Borders, Nationalisms, Identities: The Ethics of Global CitizenshipThe fall 2019 Muhlenberg College Center for Ethics’ programming includes lectures, a film and a gallery exhibition.
Wednesday, September 11, 2019 00:25 PM
This year’s Center for Ethics program examines our global moment as controversies arise from a resurgence in nationalism, the simultaneous hardening and permeability of national borders and boundaries and increased flows of people as tourists, refugees, asylum seekers, laborers and students. Traffic in and exchange of raw materials, information, weapons and diseases have increasingly transformed national identities, cultures and conceptions of citizenship.
The program will explore related questions, including: What are the ethical implications these issues present? How should we understand and respond to global changes in borders, nationalisms and identities? Are there historical precedents for such dynamic changes to the lives of peoples, states and our planet? What roles do new technology and communication play in crossing some borders while raising other barriers? How can we imagine our place in national and global societies when we are at the same time brought closer together and driven further apart?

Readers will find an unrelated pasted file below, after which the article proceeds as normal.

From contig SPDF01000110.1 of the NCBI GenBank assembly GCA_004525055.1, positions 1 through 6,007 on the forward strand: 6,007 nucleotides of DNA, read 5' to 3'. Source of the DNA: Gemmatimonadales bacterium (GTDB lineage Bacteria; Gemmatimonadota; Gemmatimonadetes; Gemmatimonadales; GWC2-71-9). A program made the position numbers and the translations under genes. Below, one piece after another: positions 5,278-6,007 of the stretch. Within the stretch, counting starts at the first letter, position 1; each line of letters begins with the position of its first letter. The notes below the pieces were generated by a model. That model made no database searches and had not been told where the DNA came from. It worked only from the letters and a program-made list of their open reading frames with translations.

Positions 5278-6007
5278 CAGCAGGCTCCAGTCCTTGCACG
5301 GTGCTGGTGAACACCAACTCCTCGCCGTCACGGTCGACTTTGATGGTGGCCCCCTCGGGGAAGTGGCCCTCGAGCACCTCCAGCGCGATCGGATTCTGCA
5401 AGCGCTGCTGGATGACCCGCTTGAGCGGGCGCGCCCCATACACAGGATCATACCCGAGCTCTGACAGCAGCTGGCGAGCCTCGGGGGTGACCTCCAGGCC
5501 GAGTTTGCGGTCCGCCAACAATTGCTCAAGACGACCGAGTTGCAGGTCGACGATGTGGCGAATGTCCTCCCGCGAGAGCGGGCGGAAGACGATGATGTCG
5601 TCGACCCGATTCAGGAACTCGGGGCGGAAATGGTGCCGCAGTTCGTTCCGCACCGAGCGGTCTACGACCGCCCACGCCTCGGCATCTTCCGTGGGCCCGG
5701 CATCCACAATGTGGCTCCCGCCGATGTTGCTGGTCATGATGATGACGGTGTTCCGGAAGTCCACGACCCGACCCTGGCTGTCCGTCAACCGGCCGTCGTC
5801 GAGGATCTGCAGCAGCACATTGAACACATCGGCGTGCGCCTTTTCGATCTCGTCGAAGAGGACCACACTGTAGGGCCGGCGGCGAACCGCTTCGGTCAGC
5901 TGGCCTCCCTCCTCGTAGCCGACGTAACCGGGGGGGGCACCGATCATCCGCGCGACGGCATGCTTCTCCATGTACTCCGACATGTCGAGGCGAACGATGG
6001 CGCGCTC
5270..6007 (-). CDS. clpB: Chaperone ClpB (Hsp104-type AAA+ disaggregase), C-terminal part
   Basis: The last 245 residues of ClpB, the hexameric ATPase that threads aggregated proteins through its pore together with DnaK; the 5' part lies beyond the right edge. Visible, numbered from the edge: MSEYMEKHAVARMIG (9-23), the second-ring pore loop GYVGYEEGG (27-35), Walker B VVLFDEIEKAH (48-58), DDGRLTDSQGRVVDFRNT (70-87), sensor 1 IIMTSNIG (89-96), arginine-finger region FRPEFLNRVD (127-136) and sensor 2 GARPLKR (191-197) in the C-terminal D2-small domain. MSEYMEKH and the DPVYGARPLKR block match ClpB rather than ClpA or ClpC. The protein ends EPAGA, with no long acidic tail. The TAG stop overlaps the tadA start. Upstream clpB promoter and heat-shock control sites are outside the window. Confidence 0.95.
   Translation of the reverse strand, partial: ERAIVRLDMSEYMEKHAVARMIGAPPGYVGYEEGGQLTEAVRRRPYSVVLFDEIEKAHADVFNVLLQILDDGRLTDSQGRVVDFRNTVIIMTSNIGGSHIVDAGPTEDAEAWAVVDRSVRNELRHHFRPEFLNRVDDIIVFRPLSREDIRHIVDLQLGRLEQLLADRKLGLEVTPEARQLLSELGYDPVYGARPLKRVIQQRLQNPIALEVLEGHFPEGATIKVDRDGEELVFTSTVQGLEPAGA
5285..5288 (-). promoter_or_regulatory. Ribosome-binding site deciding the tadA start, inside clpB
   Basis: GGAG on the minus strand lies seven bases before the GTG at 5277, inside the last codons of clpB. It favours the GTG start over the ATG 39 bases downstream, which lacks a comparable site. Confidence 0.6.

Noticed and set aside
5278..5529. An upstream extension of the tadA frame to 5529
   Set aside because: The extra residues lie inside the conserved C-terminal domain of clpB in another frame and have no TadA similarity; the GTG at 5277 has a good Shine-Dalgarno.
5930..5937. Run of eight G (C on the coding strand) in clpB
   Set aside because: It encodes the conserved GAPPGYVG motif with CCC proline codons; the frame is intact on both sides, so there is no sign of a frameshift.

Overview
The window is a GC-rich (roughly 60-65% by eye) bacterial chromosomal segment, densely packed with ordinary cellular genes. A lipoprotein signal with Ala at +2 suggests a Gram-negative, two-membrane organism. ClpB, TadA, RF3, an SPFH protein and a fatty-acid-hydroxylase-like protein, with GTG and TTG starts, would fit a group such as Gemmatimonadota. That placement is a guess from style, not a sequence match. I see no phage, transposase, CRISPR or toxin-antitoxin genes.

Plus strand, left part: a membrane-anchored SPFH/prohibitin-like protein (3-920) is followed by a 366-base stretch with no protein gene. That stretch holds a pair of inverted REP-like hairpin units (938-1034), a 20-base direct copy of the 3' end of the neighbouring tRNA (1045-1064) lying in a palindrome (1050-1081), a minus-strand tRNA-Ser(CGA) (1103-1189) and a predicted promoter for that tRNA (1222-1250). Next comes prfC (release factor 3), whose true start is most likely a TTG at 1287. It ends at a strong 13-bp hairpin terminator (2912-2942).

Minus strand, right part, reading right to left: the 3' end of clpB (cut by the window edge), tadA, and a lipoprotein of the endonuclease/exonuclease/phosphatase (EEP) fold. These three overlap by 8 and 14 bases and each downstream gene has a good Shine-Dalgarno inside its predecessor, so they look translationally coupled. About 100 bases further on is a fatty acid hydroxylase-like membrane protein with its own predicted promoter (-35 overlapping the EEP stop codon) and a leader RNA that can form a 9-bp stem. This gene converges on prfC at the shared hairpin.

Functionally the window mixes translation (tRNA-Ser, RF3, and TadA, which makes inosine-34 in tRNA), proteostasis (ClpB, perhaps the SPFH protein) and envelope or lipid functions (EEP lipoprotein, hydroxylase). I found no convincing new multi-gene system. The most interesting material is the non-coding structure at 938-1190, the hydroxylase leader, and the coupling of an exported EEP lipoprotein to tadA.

The fall program kicked off with a September 3 campus community event, "Exit West—An Invitation to the Conversation." Faculty panelists Jim Bloom, Ioanna Chatzidimitriou and Sharon Albert presented reflections on Mohsin Hamid’s novel, Exit West, followed by an opening discussion of the Center for Ethics theme via key themes, moments, characters and symbols presented in Hamid’s work.
The fall programming, which includes a number of lectures, a film, a bus trip to Ellis Island and a gallery exhibition, takes place September through November. Additional events will be held during the spring semester. With the exception of the College-only October 27 trip to Ellis Island, all events are free and open to the public.
Fall 2019 Schedule:
Ronny Quevedo – Art Gallery Exhibit & Talk
September 18–November 2, 2019
Martin Art Gallery and Trexler Library Field
September 18, 2019 (5:30–7 p.m.) Exhibit Opening Reception
Marten Art Gallery, Baker Center for the Arts
October 15, 2019 (7–8 p.m.) Artist Talk
Recital Hall, Baker Center for the Arts